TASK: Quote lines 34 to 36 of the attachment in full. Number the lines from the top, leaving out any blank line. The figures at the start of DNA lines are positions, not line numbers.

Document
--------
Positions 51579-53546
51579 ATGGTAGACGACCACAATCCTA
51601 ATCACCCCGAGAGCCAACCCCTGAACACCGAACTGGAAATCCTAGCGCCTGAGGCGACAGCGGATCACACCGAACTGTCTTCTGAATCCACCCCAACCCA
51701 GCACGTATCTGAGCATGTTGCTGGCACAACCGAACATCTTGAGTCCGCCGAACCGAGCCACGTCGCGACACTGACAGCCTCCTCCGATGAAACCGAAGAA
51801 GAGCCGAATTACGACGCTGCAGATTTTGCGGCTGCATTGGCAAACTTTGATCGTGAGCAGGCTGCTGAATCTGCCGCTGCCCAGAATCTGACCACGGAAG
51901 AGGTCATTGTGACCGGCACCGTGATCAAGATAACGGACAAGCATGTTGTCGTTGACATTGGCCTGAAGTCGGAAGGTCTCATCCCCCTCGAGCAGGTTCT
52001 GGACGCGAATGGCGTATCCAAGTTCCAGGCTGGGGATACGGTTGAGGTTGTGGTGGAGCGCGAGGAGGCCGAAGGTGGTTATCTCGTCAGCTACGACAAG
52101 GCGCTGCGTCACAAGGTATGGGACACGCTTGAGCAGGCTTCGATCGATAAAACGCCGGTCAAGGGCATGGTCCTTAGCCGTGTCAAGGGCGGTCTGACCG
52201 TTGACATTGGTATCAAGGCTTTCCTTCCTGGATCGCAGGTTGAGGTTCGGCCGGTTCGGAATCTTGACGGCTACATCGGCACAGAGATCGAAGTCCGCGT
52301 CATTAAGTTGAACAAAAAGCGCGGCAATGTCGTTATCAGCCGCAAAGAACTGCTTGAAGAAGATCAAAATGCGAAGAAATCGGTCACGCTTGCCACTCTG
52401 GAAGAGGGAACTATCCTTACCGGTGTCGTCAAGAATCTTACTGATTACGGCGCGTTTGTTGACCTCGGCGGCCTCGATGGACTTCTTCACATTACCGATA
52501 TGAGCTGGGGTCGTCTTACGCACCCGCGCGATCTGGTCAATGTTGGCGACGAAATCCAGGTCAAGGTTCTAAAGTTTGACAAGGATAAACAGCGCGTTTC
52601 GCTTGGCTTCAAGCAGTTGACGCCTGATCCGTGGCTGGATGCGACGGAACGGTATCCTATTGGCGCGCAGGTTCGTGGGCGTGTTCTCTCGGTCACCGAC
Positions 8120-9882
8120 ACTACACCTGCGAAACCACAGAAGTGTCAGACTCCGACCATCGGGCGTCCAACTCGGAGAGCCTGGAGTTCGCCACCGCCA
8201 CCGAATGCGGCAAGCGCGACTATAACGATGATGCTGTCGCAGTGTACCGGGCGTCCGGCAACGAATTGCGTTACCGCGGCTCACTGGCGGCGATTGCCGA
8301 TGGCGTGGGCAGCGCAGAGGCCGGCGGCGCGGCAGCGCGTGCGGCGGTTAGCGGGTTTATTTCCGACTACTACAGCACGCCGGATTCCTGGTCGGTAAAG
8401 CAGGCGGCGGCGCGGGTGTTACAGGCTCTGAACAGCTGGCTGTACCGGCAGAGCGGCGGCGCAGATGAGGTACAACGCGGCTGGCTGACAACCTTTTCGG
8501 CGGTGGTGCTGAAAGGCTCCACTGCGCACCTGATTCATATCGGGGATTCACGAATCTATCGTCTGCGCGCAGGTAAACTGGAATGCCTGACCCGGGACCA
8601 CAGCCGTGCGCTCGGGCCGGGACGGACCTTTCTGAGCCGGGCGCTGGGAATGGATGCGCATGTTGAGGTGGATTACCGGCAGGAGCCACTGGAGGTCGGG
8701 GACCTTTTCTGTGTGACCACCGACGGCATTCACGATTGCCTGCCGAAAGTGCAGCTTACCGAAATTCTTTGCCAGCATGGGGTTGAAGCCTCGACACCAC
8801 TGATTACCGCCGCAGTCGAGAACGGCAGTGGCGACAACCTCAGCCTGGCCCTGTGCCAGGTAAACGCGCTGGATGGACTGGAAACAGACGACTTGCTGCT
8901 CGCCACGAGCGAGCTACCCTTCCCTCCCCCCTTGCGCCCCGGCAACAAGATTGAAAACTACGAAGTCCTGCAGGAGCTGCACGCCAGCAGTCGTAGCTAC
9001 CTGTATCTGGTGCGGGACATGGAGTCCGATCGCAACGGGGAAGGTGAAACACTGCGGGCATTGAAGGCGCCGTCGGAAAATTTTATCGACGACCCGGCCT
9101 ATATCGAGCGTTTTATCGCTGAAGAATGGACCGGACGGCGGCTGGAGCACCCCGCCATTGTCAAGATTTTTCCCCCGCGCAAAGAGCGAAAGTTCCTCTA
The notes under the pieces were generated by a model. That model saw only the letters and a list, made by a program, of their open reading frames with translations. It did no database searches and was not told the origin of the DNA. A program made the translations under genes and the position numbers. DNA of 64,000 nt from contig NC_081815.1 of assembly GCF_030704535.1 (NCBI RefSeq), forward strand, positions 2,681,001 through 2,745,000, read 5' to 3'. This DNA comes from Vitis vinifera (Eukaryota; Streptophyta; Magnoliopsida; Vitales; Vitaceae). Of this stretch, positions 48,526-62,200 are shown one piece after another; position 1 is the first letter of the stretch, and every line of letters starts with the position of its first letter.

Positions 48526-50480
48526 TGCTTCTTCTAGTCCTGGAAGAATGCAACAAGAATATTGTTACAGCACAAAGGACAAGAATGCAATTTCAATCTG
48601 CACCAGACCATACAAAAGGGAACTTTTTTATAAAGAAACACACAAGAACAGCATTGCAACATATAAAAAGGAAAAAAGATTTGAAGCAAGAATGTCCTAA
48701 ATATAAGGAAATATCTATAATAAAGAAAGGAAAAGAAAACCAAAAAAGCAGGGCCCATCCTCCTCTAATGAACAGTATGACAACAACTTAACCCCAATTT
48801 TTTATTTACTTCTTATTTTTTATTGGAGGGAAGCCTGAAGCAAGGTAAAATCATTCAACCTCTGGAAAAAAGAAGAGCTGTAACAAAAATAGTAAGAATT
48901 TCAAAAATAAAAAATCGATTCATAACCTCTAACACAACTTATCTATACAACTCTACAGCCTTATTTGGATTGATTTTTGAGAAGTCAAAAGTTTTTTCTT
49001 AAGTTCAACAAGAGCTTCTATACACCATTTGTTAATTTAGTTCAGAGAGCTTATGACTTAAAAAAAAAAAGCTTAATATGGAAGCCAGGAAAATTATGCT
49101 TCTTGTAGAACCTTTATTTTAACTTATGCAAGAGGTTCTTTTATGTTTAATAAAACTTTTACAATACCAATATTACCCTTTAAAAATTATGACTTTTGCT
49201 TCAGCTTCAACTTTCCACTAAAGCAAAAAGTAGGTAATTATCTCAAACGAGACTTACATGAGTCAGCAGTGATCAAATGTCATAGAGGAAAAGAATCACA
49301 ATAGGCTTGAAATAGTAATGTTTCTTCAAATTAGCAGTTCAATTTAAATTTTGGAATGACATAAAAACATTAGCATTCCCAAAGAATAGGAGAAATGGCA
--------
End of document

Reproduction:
49101 TCTTGTAGAACCTTTATTTTAACTTATGCAAGAGGTTCTTTTATGTTTAATAAAACTTTTACAATACCAATATTACCCTTTAAAAATTATGACTTTTGCT
49201 TCAGCTTCAACTTTCCACTAAAGCAAAAAGTAGGTAATTATCTCAAACGAGACTTACATGAGTCAGCAGTGATCAAATGTCATAGAGGAAAAGAATCACA
49301 ATAGGCTTGAAATAGTAATGTTTCTTCAAATTAGCAGTTCAATTTAAATTTTGGAATGACATAAAAACATTAGCATTCCCAAAGAATAGGAGAAATGGCA